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#101 mards

Posted 26 November 2013 - 05:06 PM

Welcome Karkat - Serenity & Slinky…

My DD is will be 8 in Jan - she started gym when she was 5  - started competing NDP 1 when she was 6  - she trained 6 hours a week for 1 and then level 2 was 9 hours - next year level 3 will be 12 hours...

They just seem to cope - there is NO way she would do it if she complained or whinged about it..

The hours just seem to slip up and up!!

It is a wild ride...

#102 babygirl03

Posted 26 November 2013 - 08:42 PM

SlinkyM - I think your dd would cope fine with 1.5hr gym on Tuesday and 1hr ballet on Thursday. As you said, it is spread out. An option you could explore with the gym is your dd doing casual classes in first term i.e. explain that being FYOS you're not sure how well she's able to cope so would like to see if she can trial the classes in that manner and then make a decision at the end of the term as to whether you'll commit.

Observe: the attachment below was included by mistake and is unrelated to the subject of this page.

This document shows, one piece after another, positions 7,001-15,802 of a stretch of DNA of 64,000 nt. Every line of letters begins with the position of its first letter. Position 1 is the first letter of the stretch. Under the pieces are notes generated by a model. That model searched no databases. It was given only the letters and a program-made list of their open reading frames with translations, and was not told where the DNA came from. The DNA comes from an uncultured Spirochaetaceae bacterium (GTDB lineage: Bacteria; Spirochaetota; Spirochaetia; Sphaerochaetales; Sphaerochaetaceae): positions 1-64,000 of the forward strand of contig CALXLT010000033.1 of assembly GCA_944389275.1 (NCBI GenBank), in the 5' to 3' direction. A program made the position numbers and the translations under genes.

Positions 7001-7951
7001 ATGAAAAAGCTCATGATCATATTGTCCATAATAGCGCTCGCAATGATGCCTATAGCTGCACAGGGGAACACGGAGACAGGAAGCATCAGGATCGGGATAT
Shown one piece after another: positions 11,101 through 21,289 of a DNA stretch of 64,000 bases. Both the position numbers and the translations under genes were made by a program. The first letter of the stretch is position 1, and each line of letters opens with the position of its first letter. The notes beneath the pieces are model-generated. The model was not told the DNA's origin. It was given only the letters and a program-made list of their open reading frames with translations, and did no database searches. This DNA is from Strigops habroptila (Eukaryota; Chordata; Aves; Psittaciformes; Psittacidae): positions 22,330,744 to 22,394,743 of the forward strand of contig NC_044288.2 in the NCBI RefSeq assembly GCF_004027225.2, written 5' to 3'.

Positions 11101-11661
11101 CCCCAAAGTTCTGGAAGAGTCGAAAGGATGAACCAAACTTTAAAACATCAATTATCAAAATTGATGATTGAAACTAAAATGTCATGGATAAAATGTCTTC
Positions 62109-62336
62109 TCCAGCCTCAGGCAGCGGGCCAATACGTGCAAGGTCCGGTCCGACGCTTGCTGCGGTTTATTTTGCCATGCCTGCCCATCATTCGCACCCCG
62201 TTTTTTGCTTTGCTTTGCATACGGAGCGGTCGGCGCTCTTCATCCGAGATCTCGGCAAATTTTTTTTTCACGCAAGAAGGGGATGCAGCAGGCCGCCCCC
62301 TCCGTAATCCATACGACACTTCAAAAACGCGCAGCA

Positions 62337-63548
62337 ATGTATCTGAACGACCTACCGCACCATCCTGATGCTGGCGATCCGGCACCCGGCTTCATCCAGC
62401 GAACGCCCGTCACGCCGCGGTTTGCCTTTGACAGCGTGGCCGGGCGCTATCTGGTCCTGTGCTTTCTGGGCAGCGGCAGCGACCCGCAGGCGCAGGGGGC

Wow, Mards, I have to say that's a lot of gym hours your dd is doing. I'm sure even the senior squad at our club don't do that many hours. But, you're right though about them being able to cope just fine. If anything, dd here wants to do more and funnily we do notice that when she's active, she's also a much more alert child. She seems to get a bit lethargic and listless come Sunday afternoon but on weekdays with school and either dance or gym, she gets her homework done, sleeps well and is just full of energy. Saturday, the same with back to back gym 2.5hrs and then ballet 1hr. Go figure :shrug:

#103 mards

Posted 27 November 2013 - 06:09 AM

I know baby girl! Most people go WHAT!! - but then i know clubs training up to 18 hours a week level 3! - it just seems to be the way it is…

The minute it affects her schooling we will have to reconsider - but her teachers say that the gym is good for focus etc etc.

#104 ~strawberry~

Posted 30 November 2013 - 04:32 PM